Nov. 2 (Bloomberg) -- Israel plans to move ahead with construction of about 2,000 homes in West Bank settlements and Jerusalem, Prime Minister Benjamin Netanyahu announced in the wake of Palestinian membership in Unesco.
Some of the apartments will be built in Maale Adumim, one of the biggest Jewish settlements, and in the cluster of settlements known as Gush Etzion, Netanyahu’s office said in a text message sent late yesterday to reporters. Others will be in parts of Jerusalem that Israel annexed and Palestinians want to include in a future state.
The new homes will be built “in areas that in any future arrangement will remain in Israeli hands,” Netanyahu said in the statement.
Palestine was admitted as the 195th member of the Paris-based United Nations Educational, Scientific and Cultural Organization by a 107-14 vote on Oct. 31. The U.S., which opposes statehood efforts, saying Palestinians should negotiate a peace agreement with Israel first, announced it would withhold about $60 million from the agency this year. Federal law prohibits funding UN organizations that treat the Palestine Liberation Organization as a member-state.
Palestinians plan to seek full membership in 16 more UN agencies following their acceptance by Unesco. A PLO delegation represents the Palestinians at the UN.
“We continue to pursue the Palestinian people’s natural and legal right to statehood and self-determination,” Saeb Erakat, the chief Palestinian negotiator, said in an e-mailed statement yesterday. “These reckless measures will not intimidate us nor will they change our course of action.”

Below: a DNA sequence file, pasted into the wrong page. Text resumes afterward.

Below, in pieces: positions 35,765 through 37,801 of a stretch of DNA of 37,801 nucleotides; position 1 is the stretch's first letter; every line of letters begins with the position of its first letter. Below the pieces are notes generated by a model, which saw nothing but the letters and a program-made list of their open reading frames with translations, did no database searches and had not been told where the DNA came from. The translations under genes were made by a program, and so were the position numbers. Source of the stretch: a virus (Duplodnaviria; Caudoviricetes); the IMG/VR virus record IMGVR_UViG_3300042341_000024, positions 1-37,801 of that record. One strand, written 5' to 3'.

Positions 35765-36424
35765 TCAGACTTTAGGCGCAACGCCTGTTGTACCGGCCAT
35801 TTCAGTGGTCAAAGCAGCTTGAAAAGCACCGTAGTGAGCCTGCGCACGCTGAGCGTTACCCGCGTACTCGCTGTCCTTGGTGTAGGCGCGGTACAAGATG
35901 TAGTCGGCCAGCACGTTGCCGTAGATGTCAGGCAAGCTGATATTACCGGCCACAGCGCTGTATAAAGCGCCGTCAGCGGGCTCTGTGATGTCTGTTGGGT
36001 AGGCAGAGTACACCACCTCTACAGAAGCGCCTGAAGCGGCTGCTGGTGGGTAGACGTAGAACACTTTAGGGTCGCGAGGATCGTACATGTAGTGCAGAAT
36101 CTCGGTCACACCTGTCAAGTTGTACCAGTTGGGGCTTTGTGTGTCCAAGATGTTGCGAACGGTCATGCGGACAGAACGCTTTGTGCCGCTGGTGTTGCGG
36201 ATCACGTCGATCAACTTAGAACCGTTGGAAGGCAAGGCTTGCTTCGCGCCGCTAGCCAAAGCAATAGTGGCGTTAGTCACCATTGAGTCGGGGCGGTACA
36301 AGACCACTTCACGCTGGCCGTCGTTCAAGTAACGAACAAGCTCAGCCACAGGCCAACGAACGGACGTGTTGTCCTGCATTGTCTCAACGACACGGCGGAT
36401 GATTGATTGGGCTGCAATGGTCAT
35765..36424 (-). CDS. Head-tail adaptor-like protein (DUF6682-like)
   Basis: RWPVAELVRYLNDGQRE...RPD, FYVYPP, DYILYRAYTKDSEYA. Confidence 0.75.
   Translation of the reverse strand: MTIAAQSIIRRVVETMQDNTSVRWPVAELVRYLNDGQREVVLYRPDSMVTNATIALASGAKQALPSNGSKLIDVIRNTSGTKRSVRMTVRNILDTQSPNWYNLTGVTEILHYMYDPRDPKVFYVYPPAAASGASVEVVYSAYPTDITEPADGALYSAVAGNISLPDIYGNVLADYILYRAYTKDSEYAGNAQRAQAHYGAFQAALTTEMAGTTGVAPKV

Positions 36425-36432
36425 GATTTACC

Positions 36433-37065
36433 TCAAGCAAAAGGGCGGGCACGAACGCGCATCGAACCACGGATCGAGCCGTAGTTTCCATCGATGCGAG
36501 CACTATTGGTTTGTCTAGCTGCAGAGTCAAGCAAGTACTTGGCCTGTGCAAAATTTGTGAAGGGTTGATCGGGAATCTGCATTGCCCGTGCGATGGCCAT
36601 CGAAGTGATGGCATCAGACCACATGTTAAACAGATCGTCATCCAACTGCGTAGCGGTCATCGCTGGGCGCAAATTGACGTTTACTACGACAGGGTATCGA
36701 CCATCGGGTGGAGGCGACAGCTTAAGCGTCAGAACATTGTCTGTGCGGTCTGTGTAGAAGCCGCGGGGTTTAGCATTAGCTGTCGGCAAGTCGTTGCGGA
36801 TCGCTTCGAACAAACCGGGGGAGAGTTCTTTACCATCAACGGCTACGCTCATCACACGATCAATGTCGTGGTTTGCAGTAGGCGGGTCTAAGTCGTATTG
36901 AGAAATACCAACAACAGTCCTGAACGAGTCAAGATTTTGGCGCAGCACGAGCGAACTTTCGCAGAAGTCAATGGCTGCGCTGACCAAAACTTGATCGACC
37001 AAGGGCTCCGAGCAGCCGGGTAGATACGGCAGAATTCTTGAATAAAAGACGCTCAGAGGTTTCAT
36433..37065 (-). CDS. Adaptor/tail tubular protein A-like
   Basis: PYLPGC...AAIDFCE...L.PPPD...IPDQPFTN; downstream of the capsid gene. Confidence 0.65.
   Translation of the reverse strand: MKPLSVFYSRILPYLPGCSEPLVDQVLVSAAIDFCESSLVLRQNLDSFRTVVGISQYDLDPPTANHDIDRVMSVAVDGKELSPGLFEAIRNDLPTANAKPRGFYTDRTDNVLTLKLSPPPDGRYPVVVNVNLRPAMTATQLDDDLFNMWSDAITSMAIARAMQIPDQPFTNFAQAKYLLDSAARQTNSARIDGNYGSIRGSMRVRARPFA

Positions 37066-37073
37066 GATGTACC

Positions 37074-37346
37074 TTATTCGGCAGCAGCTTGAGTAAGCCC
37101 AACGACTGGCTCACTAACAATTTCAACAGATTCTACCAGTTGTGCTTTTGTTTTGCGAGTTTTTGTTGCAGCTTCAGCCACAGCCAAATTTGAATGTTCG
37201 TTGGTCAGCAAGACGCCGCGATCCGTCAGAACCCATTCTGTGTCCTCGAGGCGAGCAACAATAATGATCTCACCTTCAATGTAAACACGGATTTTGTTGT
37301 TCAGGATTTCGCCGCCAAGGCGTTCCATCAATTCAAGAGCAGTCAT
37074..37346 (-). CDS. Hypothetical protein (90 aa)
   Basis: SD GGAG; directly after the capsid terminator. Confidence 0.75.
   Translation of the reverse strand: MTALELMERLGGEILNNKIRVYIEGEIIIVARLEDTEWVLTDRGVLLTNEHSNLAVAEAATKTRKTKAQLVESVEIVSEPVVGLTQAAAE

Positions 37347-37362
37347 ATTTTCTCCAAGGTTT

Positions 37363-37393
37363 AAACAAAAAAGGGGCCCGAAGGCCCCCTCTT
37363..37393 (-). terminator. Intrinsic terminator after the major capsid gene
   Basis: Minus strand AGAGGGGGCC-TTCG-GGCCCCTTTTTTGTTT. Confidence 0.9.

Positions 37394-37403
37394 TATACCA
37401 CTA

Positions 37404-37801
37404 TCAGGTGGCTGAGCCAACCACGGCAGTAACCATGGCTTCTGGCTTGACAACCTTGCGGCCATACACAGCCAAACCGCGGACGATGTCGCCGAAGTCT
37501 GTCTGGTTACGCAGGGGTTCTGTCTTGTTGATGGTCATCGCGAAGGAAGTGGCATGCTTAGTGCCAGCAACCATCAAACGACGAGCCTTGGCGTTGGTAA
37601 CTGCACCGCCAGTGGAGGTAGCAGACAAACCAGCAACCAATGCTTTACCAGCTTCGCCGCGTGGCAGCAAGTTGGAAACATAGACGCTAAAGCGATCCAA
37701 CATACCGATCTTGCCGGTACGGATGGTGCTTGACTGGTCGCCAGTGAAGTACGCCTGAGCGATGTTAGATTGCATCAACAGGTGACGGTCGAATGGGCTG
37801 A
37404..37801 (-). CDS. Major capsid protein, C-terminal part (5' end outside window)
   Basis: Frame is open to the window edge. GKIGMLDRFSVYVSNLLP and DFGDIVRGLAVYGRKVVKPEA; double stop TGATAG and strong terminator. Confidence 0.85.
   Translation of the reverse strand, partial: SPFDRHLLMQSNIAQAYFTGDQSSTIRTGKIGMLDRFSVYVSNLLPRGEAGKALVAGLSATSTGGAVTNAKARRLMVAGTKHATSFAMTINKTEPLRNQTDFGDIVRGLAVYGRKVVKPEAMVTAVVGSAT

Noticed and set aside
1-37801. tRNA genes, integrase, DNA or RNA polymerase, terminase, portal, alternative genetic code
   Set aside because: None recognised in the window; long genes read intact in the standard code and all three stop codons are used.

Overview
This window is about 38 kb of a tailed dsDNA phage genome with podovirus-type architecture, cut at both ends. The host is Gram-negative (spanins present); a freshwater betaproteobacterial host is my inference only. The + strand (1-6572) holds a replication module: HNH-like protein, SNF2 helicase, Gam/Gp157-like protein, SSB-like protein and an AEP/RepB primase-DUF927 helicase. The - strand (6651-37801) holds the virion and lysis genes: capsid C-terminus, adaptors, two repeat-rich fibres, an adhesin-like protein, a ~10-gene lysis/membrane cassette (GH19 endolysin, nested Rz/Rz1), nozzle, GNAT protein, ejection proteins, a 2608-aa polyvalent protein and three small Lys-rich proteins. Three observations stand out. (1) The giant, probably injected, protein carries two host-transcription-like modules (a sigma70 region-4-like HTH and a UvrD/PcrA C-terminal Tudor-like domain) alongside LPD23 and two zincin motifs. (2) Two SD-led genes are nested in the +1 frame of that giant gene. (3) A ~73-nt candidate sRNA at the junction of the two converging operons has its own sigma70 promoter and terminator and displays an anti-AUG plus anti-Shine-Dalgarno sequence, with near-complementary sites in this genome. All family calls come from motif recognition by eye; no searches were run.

Hanan Ashrawi, a member of the Palestine Liberation Organization Executive Committee, called Netanyahu’s move “an obituary for the peace process.”
More steps are being considered by Netanyahu’s eight-member inner cabinet, according to the Israeli statement.
Israel may curtail its own funding of Unesco, Finance Minister Yuval Steinitz said yesterday before the housing decision was announced. Israel pays an annual $2 million to the organization, according to its Foreign Ministry.
“It would be odd to continue transferring funds to the organization when the U.S. itself has stopped the payments,” Steinitz said yesterday in an interview with Israel Radio.
The UN Security Council meets on Nov. 11 to discuss the final report of experts on the viability of a Sept. 23 Palestinian application for UN membership. The Palestinians may circumvent the Security Council and try to upgrade their UN status to “non-member state” from “entity” in the UN General Assembly, where they need a majority and the U.S. has no veto.
Foreign Minister Riad Malki said on Oct. 31 that Palestinian leaders are focused on trying to obtain full UN membership through the Security Council. If that fails, they will “discuss all options,” he said in a phone interview. The U.S. has vowed to veto the move.
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